In order to increase its presence in Vietnam, POSCO has started a new project to develop two steel mills in the Ba Ria-Vung Tau province in southeastern Vietnam. The project is separated into two different phases, where the first phase would include establishing a cold rolling plant and the second phase would complete the second factory of POSCO Vietnam Ho Chi Minh Processing Center.  These facilities in Vietnam would give POSCO the advantage towards expanding the Vietnamese market and also entering the Southeast Asian markets.

POSCO in Brazil

Based on strong supplies & production capacity in Asia, POSCO is considered as a well-established vertical integration business model in Asia. However, it still lacks market coverage without having strong presence in North & Latin America. Thus penetration to Latin America was an inevitable choice for POSCO to secure & expand its business operations. Given POSCO has existing production for automobile steel products -Zinc coated steel sheet, next step would be a solicitation of iron ore with the closest site.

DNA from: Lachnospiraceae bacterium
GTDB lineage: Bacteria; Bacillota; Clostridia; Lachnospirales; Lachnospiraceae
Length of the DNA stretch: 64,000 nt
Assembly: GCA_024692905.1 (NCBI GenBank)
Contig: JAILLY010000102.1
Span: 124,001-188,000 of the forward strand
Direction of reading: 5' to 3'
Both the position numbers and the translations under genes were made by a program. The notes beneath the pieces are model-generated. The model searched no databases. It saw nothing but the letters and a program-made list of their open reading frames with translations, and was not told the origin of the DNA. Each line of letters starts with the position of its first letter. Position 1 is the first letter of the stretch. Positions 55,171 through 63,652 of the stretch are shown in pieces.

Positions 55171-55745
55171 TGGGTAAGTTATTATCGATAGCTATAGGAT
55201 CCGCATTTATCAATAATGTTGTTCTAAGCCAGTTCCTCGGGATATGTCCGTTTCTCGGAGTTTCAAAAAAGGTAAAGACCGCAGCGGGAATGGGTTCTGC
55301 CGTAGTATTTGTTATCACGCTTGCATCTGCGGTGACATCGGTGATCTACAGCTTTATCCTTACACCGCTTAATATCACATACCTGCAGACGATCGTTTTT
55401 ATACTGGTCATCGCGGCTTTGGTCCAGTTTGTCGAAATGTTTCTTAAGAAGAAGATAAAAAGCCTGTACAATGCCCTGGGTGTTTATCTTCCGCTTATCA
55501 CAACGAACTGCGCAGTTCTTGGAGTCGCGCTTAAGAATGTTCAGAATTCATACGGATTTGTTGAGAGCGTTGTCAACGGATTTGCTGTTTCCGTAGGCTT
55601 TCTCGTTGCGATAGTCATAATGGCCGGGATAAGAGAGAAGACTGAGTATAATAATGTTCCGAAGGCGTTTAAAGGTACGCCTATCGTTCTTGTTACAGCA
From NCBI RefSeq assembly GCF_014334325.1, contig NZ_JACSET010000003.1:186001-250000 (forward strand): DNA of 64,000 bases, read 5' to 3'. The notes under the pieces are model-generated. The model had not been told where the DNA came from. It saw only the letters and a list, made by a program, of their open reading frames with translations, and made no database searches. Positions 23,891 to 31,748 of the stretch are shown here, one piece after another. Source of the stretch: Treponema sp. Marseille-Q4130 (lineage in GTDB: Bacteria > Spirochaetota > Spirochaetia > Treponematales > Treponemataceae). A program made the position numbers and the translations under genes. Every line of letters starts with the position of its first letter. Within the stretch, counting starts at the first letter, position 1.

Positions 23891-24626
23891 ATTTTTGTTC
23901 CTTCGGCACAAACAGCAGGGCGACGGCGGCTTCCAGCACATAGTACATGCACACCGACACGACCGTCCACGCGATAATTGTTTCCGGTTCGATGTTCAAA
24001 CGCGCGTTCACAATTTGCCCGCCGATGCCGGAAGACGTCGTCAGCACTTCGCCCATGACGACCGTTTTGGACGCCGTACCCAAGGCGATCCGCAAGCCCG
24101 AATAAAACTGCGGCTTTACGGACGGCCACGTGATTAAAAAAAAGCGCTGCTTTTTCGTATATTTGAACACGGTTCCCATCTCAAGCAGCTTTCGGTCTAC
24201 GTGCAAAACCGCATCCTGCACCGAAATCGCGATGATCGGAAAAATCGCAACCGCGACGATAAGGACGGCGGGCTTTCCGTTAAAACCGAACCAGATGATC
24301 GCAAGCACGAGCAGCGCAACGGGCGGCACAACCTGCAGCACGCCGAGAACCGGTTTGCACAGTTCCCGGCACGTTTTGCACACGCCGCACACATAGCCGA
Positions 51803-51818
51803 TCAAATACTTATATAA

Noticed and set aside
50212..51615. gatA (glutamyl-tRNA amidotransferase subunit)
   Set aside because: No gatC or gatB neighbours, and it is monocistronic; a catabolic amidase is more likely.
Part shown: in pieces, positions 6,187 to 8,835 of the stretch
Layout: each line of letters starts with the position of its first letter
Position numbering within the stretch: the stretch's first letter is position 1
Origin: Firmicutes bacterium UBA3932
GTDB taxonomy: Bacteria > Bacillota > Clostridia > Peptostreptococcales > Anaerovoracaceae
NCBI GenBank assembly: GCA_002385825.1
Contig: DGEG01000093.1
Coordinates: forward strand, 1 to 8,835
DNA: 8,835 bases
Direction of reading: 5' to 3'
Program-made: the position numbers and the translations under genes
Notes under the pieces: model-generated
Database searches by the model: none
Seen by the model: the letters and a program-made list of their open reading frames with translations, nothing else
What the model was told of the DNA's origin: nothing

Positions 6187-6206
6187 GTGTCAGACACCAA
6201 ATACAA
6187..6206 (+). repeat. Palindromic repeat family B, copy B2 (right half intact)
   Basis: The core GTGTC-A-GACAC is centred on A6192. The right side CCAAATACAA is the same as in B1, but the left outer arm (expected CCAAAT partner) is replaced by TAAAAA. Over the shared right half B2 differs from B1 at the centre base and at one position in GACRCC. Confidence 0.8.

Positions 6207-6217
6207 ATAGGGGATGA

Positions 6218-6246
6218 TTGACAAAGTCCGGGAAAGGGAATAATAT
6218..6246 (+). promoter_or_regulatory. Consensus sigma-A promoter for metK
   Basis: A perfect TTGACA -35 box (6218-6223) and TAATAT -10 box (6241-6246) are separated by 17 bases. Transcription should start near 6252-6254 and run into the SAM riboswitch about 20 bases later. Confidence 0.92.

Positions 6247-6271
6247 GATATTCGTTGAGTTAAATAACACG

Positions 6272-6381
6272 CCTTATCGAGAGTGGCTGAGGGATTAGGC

In 2007, Dongkuk & Vale has signed MoU to establish an integrated steel plant in Brazil where Vale would be responsible for natural resource supplies and while Dongkuk would provide necessary production technology to fully exploit Vales natural resources. In order for both Dongkuk & POSCO to secure future raw material supplies, it was inevitable to have direct control over its operational management. Hence, POSCO will invest approximately USD 1.2 billion to gain hold on operational control. Not only it would enable POSCO to serve the regional market demand in Latin America, but also would be able to increase production capacity & profitability in Mexico site via cost reduced raw material for automobile steel products. Consequently, POSCO recently announced its expansion plan for Mexico site to serve additional market demand arising from automobile producers.

Hence it was a truly win-win strategy for all participants in the joint venture 1) Vale is able to increase its revenue portfolio via strategic partnership with one of the finest steel maker, 2) POSCO & Dongkuk successfully secured its supplies for its vertical business integration.

C. Competitor's Strategy

1. Overview

In late 2009, 5 Chinese Steel makers had put their names on the top 10 steel makers list in the world. While Arcelor Mittal remains on top of the list Hubei Steel group and Baoshan Steel group came second and third. POSCO ranked 4th on the list then, but has given place to the Ahnbon Steel group which was ranked 6th in 2009 after another Chinese company, the Muhan Steel group.